Jean's window was open, ostensibly to let in fresh air, but the chenillette's chimney was not far from it, and all that came in was potent diesel fumes. It was also incredibly noisy, like being stuck right in the midst of busy road-works. We had to shout above the grind and clamour of the engine.

At the front of each chenillette is an array of heavy-duty attachments. The most frequently used is the wide scoop, which works like a giant shovel, gathering loose snow from the piste edge and pushing it back on to the slopes in enormous mounds. The process is called remonter la neige, which translates as pushing the snow back uphill. You don't think about why until Jean points out that when skiers ski, they bring all the snow downhill with them, or push it to the sides of the piste.

In tandem with the scoop, Jean skilfully operated two fin-like attachments at either end of it - a bit like flippers on a pinball machine - that angle the snow precisely, depending upon where it is most needed. Once the snow has been relocated, the chenillette is driven over it, tamping it down beneath its aluminium caterpillar tracks, while at the back of the machine giant combs are dragged through the newly ploughed snow, smoothing it out into wide, gently rippled tracks - absolutely perfect for skiing on. All the operators of the chenillettes are highly trained technicians, and most of them are experienced skiers and mountaineers: they know exactly how the snow should be.

Nothing, it seems, is too sheer or too awkwardly angled for the chenillettes. The machines are so designed that even on the steepest slopes it is almost impossible for them to slip or flip. There has been, to date, not a single accident in the Trois Vallées involving a chenillette. I was still concerned, however. There is a run in the Courchevel valley called M, which is so steep I couldn't imagine any vehicle, however brilliantly designed, being able to tackle it safely.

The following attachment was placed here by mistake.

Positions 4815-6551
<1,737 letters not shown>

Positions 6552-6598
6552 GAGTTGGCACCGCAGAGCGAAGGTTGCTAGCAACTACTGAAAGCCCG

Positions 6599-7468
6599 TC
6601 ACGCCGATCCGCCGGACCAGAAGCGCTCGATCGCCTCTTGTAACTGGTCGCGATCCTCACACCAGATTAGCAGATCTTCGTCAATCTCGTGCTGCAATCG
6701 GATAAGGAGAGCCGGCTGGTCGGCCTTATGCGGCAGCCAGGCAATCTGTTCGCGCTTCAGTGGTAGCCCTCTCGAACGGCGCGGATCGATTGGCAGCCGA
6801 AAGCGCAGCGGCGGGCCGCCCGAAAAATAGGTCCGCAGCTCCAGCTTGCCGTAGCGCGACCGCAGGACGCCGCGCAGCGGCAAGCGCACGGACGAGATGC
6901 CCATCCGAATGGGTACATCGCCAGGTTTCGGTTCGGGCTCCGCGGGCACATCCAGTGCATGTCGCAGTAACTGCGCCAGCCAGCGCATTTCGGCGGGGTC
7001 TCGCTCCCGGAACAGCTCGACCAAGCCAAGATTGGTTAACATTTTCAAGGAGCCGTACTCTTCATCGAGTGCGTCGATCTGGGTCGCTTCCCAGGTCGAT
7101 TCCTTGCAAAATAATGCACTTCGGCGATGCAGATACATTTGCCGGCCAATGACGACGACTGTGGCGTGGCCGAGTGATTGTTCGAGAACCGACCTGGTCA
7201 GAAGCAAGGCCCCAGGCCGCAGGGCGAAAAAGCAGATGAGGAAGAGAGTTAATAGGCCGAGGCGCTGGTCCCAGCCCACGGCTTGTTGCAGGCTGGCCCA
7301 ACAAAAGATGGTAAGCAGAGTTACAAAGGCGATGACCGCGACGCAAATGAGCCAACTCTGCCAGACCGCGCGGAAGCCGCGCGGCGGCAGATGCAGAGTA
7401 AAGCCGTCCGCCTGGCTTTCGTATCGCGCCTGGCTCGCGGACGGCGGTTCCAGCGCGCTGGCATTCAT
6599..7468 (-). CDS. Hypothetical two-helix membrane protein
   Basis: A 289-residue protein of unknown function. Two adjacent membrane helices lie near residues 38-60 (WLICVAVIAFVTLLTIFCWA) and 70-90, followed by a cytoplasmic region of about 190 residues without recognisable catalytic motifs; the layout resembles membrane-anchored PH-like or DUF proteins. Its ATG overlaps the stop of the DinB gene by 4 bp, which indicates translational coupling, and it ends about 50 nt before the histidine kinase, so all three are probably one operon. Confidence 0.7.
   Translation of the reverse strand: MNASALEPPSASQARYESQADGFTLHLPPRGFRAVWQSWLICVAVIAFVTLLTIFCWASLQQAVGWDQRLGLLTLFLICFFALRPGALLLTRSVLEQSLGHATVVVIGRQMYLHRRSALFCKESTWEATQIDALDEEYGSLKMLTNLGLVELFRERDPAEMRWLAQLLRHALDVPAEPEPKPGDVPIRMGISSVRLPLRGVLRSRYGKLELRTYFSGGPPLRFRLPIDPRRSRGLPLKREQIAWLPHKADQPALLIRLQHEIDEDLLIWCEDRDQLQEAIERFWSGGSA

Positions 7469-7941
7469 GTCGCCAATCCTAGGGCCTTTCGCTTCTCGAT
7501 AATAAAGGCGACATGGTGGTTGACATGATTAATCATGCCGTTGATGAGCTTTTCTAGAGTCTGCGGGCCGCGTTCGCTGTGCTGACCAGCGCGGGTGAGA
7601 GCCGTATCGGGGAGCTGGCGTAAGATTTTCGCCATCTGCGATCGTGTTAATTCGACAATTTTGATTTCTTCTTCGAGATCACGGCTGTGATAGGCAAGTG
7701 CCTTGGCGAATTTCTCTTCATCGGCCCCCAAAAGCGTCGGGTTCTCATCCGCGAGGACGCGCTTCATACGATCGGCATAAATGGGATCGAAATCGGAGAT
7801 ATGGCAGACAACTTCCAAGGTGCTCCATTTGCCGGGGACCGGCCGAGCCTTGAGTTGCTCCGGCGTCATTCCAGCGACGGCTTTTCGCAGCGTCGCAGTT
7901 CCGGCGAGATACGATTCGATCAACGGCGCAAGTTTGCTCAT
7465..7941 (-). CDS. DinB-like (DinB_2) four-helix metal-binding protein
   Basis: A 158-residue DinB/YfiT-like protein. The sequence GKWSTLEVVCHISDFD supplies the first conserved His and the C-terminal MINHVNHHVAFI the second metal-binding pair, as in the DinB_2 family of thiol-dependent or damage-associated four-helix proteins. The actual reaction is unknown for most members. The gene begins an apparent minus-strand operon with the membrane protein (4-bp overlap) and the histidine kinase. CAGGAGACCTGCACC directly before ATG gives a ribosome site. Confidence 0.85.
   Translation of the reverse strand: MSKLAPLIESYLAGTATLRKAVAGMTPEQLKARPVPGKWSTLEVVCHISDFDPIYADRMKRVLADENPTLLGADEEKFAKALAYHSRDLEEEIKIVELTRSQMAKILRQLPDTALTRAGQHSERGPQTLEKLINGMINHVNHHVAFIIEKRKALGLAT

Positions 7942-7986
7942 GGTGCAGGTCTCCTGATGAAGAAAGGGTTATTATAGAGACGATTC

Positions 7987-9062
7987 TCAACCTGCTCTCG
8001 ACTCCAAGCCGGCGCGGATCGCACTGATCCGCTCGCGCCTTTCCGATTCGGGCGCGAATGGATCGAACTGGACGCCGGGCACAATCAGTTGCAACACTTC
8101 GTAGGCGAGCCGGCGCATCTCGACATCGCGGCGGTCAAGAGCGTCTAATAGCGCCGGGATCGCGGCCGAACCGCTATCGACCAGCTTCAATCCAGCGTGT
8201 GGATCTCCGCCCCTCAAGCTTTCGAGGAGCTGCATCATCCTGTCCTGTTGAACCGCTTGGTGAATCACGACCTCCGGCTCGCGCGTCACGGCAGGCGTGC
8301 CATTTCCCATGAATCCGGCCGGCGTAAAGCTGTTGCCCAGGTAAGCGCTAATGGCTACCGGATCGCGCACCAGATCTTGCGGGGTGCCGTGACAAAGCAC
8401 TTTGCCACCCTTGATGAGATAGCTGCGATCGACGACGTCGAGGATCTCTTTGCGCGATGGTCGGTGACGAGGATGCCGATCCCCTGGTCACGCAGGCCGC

"Surely you can't drive up and down M all that easily," I said to Jean.

"Non," Jean agreed, adding, with typically Gallic nonchalance, "c'est difficile," and he explained that there are, dotted around the valleys upon the most precipitous slopes, 220 anchorage points to which the machines can be attached.

The Trois Vallées is the largest ski area in Europe, and its slopes are thought to be among the most well-maintained and beautifully groomed in the world. Courchevel is just one part of the Trois Vallées, and it incorporates its lower neighbour, La Tania. The other two valleys are that of Meribel and Val Thorens. In the Courchevel-La Tania area there are 140km of runs, amounting to 528 hectares of piste. In this area, all night, every night, 21 chenillettes are driven by 41 drivers, working separate shifts either between 5.30pm-1am, or 2am-9.30am. Each machine costs around €250,000 (about £145,000), and uses 25-30 litres of diesel per hour, during which time it can thoroughly groom two hectares of slope.